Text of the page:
It seems appropriate that the heart of the Oneida Indian Nation would raise a fuss about "The Redskins" coming to town. Denver is the confluence of many of the tribes of the Great Plains. The aim of the protest is to get the Washington NFL franchise's owner, Daniel Snyder, to consider picking a new mascot. It's not as if there were no precedent for such a thing.
It was in 1995 that the Washington Bullets, our capitol's National Basketball Association franchise, decided to change their name to the Washington Wizards. Aside from the gift of alliteration, this switch allowed the team's ownership to distance themselves from the violent and somewhat unfortunate irony of being named after ammunition that was killing the city's residents in record numbers. There was a lot of discussion, and fans made plenty suggestions, including Dragons, Express, Stallions, and Sea Dogs. By selecting the Wizards, the fans of the DC area proved to be somewhat prescient, anticipating the Harry Potter zeitgeist by two years.
Whatever the case, Hogwarts or social consciousness, the ownership responded to the community at large. I'm reasonably certain that the outcry connected to gun violence is probably heard more readily than that of Native Americans. It should be noted, however, that some of the initial and most profound victims of gun violence on these shores just happened to be Native Americans, and that probably has something to do with the size of the protest in the first place. The defense Mister Snyder likes to fall back on is the long and proud tradition of his football team. As if the relative success or failure of this group of athletes was integrally connected to the totem to which they connect themselves, at least for commercial purposes.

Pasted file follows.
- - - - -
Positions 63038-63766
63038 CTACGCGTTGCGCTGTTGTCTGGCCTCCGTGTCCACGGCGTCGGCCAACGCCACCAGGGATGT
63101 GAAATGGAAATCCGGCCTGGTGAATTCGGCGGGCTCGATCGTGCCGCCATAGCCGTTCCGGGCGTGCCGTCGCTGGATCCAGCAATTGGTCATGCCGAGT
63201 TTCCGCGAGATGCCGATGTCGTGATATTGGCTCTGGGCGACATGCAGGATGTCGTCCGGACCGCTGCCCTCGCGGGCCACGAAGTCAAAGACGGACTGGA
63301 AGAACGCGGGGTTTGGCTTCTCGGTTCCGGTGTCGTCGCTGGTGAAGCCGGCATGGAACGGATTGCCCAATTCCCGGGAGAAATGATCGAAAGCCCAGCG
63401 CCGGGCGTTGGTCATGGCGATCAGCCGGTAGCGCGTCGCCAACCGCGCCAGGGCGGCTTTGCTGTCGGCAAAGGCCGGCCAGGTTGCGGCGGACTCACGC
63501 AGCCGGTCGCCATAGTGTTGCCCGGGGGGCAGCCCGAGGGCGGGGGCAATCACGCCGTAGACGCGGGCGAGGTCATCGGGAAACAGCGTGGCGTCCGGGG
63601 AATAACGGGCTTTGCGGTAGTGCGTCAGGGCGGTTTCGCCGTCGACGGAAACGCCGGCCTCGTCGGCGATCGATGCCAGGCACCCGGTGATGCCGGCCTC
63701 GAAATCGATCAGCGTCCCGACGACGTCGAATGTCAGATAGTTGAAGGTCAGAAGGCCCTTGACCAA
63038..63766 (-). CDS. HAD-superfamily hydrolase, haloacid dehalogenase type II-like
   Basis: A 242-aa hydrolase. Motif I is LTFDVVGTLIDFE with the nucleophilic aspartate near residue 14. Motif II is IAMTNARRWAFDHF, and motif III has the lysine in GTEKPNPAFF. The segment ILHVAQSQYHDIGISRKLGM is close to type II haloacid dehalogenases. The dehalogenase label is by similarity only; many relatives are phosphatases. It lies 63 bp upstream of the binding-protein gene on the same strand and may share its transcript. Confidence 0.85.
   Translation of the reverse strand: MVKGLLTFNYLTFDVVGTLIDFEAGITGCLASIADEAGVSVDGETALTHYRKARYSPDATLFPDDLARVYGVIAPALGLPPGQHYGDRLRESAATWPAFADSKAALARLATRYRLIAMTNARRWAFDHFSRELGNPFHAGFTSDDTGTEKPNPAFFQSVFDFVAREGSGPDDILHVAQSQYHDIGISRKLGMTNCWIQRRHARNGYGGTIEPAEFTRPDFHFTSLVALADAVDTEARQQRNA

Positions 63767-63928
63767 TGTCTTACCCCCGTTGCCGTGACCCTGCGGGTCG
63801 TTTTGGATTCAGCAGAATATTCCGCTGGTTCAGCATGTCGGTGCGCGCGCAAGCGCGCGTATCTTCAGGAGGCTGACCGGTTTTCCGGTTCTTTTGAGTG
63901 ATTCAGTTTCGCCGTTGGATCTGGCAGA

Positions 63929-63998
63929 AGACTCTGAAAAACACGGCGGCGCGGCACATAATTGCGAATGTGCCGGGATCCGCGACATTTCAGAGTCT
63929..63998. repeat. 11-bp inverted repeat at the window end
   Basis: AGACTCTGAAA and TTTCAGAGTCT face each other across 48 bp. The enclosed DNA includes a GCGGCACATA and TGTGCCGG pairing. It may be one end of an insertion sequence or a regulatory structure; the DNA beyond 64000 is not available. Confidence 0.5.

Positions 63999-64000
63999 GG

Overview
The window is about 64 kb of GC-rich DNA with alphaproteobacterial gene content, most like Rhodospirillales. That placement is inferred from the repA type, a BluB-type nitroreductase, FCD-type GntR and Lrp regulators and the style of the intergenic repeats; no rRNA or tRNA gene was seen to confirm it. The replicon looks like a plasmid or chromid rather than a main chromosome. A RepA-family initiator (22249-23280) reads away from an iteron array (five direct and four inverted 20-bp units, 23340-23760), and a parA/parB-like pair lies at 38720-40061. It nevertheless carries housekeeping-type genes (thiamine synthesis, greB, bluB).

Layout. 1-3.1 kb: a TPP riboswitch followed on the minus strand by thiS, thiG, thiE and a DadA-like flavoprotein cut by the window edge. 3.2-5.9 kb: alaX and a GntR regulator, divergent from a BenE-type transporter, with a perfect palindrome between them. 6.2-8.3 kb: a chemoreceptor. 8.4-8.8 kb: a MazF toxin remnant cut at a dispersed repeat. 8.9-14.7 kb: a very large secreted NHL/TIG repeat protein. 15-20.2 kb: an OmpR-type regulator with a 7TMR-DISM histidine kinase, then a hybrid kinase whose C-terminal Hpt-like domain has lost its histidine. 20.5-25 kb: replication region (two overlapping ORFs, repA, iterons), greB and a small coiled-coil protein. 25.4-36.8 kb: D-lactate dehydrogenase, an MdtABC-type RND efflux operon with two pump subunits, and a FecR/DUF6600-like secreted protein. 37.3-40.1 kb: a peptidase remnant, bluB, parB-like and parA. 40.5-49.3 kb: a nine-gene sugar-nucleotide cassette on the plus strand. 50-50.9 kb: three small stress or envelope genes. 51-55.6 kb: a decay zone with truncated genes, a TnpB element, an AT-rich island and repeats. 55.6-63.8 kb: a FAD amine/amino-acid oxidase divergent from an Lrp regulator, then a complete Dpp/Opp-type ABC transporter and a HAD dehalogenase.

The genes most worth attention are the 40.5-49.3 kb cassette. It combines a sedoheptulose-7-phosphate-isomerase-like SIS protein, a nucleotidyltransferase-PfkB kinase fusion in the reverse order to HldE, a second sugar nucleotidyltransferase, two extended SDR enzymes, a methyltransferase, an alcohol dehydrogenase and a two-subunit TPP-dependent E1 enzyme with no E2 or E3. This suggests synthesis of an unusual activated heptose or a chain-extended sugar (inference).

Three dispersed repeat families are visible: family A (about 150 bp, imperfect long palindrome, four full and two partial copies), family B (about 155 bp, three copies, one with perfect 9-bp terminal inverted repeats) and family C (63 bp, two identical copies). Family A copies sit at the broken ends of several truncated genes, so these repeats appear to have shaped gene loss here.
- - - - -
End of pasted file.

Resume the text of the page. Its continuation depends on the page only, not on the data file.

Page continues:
Here's something to consider: The Baltimore Ravens used to be the Cleveland Browns. They have a long and proud seventeen year tradition of being named after the poetry of Maryland's favorite opium addict. They have won precisely one less Super Bowl than the team down the road, the Washington Redskins. Maybe it has nothing to do with the name at all. The Ravens used to be the Browns. Cardinals that used to be in St. Louis are now found in Phoenix, and Rams that once inhabited Los Angeles have filled the void in Missouri. Baltimore got their Ravens, in part, because somebody wanted to sneak their team out of town and set them up in Indianapolis.
Meanwhile, back in the NBA, I found myself confounded by a box score for the Pelicans. There is a professional basketball team called The Pelicans? They were Hornets, just a little while ago. Now the Hornets are going back to Charlotte, where they apparently belong much more than Bobcats. Confused? No wonder Daniel Snyder wants to stick with tradition. Even offensive tradition.